The pumpable gel mixture can include a particulate material such as benzoic acid flakes, or an oil soluble resin. These flakes and resins can be used in those situations where it is not desired to form a solid plug in the fractures which are subsequently formed but only to form a temporary plugging effect in the fracture so as to divert fracturing forces from an existing fracture across vugs 14.
Alternatively, hydropropyl guar gum can be made of a consistency so as to form a solid temporary gel in the fractures. Gel breakers can be placed in the guar gum mixture so as to cause the solid gel formed in the fractures to deteriorate after a desired time. These gel breakers are also mentioned in U.S. Pat. No. 4,787,456. A preferred concentration of hydropropyl guar gum will be in the amount from 0.70 to about 10.0 weight % of the mixture. In a particularly preferred embodiment, hydropropyl guar gum is used to form said mixture in an amount of about 7.2 weight % of said gel mixture.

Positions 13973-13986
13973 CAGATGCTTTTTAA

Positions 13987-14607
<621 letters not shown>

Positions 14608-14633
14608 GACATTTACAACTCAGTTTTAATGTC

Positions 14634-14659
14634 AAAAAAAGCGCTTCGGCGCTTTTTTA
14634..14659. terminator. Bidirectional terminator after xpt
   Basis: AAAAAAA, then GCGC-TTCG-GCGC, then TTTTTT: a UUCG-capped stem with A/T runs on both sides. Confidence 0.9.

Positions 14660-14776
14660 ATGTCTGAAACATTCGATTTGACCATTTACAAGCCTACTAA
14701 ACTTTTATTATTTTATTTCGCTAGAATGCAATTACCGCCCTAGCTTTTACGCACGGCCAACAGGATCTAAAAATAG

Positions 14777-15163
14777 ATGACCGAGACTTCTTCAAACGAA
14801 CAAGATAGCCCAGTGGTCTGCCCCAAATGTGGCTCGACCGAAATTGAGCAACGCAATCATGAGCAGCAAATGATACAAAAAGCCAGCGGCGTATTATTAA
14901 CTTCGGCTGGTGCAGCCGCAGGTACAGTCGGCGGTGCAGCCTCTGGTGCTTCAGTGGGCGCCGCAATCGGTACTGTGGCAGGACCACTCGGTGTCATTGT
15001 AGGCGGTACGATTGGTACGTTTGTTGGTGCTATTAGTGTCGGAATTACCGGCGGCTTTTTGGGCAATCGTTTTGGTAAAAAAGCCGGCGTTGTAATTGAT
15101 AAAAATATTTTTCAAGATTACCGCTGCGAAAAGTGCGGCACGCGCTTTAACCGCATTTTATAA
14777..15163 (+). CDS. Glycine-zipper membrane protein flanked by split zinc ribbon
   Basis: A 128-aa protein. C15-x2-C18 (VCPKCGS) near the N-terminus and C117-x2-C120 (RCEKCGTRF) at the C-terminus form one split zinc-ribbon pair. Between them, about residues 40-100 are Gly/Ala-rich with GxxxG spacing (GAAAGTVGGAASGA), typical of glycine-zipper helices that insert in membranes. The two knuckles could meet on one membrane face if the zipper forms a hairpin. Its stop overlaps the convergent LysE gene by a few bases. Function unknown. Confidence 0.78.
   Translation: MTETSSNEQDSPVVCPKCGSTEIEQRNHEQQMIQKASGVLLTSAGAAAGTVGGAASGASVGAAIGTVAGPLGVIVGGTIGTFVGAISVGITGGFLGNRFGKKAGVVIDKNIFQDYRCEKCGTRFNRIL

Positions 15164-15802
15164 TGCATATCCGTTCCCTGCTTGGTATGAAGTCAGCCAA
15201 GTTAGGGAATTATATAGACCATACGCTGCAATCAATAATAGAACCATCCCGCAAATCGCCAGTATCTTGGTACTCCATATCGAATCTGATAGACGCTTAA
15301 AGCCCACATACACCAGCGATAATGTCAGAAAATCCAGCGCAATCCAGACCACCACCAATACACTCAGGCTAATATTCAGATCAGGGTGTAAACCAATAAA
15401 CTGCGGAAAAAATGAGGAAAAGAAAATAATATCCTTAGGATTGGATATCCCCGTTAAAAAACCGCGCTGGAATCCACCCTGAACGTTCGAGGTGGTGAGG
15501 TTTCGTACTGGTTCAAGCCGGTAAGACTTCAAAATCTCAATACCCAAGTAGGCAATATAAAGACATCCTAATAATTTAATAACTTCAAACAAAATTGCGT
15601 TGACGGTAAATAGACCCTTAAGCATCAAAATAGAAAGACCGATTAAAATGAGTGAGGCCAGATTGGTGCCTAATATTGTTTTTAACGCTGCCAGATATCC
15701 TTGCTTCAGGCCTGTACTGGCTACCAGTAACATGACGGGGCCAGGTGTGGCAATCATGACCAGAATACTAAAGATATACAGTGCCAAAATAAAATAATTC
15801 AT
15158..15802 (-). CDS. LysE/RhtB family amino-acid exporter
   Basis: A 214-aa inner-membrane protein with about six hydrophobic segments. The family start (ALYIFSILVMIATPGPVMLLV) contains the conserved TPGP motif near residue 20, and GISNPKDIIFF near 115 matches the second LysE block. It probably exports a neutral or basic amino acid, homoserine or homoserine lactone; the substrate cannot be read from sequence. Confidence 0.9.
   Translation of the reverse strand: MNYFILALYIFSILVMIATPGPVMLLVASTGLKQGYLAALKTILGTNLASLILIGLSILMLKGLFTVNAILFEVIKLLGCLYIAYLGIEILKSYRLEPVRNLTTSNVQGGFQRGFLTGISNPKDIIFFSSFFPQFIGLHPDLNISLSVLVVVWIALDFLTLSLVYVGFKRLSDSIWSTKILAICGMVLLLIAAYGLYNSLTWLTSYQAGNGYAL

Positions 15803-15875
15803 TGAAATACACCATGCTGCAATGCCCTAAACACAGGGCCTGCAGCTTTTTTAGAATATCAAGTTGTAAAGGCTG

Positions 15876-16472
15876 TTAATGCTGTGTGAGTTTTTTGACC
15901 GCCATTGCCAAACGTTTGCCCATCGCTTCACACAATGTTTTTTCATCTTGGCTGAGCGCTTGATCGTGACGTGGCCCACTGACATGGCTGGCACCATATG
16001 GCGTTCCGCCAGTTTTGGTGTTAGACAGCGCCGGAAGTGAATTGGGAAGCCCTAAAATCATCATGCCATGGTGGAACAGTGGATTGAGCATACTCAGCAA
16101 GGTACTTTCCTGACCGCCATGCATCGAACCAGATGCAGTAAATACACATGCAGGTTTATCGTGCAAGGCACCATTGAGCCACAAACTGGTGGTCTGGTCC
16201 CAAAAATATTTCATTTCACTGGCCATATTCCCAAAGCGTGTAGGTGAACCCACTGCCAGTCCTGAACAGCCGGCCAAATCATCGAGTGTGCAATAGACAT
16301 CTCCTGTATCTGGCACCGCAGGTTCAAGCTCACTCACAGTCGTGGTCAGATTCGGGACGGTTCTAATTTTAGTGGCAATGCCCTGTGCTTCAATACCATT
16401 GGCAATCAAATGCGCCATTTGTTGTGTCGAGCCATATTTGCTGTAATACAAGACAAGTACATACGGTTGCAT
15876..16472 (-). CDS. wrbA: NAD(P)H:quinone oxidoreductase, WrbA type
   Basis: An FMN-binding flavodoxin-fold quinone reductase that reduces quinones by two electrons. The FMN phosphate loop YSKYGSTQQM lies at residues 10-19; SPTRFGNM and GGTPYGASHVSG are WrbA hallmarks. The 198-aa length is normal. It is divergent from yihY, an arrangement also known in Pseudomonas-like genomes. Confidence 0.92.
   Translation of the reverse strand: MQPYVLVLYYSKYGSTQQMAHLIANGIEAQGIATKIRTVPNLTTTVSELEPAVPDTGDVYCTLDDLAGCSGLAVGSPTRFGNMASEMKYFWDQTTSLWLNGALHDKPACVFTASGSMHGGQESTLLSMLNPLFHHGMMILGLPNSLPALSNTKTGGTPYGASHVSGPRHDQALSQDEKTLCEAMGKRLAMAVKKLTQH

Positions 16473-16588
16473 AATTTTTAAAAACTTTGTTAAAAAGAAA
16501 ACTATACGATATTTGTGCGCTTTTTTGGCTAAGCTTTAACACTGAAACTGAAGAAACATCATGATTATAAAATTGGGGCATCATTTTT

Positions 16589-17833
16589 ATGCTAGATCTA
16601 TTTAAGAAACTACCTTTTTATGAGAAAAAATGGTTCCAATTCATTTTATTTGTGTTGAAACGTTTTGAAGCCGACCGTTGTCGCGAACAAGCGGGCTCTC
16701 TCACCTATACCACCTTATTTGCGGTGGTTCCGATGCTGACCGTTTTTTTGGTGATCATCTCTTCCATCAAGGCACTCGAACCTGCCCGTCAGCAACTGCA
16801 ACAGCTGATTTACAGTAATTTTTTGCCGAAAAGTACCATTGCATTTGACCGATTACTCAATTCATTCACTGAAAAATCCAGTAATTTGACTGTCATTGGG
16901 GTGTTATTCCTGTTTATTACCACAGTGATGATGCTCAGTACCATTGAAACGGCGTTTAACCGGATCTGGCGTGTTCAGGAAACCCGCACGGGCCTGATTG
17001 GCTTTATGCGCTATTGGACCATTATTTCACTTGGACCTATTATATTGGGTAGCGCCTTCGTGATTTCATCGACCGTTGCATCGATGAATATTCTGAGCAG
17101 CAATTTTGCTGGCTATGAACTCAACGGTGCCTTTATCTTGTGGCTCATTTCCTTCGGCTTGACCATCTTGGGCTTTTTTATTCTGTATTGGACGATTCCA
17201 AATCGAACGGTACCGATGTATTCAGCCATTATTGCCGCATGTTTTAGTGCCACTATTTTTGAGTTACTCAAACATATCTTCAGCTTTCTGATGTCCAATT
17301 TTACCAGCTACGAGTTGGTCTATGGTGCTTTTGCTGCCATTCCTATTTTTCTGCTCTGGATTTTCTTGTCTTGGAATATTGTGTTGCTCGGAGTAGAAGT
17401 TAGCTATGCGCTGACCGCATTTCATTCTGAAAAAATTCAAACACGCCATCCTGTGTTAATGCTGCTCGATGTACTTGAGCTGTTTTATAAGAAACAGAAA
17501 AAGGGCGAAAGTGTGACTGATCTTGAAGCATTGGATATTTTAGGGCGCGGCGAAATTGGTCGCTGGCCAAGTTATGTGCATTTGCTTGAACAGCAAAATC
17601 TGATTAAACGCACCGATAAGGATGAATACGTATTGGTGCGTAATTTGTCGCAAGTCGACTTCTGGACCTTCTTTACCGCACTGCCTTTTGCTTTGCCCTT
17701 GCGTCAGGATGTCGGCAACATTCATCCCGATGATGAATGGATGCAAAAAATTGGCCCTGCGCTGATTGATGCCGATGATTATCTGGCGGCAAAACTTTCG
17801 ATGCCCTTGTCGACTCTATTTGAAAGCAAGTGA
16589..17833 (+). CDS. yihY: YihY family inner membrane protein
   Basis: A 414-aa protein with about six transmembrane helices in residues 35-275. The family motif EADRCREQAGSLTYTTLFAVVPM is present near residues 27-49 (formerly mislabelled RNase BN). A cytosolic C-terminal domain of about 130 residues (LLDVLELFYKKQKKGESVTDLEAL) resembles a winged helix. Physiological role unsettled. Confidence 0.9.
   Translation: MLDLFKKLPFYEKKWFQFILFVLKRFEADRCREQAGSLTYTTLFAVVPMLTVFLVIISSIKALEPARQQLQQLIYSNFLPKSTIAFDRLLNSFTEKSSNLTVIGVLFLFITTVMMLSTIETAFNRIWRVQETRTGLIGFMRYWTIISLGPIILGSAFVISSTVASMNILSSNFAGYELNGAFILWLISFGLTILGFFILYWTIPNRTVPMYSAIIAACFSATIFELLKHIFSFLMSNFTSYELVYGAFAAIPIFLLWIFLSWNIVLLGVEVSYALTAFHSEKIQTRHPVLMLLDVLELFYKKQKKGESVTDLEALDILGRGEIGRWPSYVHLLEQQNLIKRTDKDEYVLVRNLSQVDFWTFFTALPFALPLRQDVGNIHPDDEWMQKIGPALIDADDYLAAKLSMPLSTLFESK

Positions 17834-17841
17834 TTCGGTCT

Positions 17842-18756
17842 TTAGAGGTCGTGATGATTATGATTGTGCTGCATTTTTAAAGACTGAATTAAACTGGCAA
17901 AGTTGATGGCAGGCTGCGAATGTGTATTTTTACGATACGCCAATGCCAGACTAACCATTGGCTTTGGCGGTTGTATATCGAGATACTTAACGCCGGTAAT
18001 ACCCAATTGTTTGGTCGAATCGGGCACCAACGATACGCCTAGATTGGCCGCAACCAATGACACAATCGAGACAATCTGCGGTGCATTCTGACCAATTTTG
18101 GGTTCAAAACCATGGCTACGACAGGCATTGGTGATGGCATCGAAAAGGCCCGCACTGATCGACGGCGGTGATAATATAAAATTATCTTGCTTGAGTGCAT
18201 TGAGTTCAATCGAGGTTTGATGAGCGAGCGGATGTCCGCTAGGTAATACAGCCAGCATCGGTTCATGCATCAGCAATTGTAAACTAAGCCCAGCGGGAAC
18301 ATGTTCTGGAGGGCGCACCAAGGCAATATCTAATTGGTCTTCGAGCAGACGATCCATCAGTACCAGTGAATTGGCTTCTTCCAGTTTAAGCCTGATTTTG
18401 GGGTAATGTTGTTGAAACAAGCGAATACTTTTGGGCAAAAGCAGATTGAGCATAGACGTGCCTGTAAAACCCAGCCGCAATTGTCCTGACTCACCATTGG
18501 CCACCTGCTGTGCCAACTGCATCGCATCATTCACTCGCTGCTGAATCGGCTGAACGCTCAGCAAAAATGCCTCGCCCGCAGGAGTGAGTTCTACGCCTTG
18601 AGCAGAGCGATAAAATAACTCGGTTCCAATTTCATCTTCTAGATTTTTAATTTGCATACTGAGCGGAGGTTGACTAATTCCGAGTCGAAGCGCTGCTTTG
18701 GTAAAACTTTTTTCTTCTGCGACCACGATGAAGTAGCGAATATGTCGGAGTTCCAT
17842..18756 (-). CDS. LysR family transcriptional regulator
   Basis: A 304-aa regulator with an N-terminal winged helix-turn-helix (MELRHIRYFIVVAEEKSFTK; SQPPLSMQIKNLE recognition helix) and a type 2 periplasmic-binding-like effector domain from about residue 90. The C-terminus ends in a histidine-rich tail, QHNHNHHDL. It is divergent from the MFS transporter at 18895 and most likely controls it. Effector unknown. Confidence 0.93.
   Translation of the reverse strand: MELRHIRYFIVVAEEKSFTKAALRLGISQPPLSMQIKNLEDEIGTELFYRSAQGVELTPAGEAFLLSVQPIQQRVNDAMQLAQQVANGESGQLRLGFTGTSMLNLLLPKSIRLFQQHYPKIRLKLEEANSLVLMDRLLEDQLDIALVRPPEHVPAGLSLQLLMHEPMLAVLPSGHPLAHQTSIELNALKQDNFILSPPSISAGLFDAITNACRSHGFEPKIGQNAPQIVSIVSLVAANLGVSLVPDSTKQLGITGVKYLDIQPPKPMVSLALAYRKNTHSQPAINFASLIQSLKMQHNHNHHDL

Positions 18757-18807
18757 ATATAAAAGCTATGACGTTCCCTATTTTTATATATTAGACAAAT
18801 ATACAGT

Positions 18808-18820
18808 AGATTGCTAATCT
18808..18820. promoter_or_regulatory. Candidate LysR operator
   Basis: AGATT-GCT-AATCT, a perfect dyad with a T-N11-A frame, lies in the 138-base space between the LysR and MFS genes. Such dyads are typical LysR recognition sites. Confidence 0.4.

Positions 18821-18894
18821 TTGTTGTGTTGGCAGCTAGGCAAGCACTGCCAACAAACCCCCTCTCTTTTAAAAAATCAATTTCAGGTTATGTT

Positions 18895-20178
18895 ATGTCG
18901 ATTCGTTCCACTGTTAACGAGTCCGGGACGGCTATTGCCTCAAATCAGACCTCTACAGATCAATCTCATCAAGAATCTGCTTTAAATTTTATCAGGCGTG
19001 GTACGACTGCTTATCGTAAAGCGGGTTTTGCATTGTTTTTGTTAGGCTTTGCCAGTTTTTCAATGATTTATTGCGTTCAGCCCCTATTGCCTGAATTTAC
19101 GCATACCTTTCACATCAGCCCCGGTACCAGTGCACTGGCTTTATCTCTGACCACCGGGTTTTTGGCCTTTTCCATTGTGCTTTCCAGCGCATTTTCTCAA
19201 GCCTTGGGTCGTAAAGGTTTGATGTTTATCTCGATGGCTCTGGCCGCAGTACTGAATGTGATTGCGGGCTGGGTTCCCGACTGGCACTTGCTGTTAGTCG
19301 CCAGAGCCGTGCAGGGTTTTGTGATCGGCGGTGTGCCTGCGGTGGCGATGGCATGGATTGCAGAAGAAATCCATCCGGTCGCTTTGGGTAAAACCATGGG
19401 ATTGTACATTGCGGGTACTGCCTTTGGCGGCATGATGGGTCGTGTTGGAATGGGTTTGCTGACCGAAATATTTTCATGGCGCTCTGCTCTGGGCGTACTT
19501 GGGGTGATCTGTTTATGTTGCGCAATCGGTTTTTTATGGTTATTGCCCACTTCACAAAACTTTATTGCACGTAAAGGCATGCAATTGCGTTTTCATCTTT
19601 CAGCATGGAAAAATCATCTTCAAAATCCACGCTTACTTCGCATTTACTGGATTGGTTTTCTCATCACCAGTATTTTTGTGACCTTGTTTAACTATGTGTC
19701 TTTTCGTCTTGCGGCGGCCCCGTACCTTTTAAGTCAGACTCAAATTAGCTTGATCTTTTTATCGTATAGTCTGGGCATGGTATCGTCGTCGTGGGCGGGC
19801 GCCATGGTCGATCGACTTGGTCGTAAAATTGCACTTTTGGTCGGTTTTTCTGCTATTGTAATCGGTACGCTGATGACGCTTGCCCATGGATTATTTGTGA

A solid gel diverter can be formed from hydroxyethyl cellulouse (HEC) as well as hydropropyl guar gum. HEC is available from Hercules and Henkel Companies. If it is desired to vary the viscosity and stability characteristics of HEC, cross-linking of said solution with metallic salts can be utilized. Because of the molecular structure, guar and derivatized guar (hydropropyl guar) lend themselves more satisfactorily to cross-linking than HEC. Therefore, the cross-linked guars are most useful in the present invention. The base gel can consist of the guar in solution at the described concentrations, buffers are then used, depending on the cross-linker, to maintain a fluid pH necessary for the cross-linked reaction. Several methods have been developed and are known in the prior art, as has been suggested herein.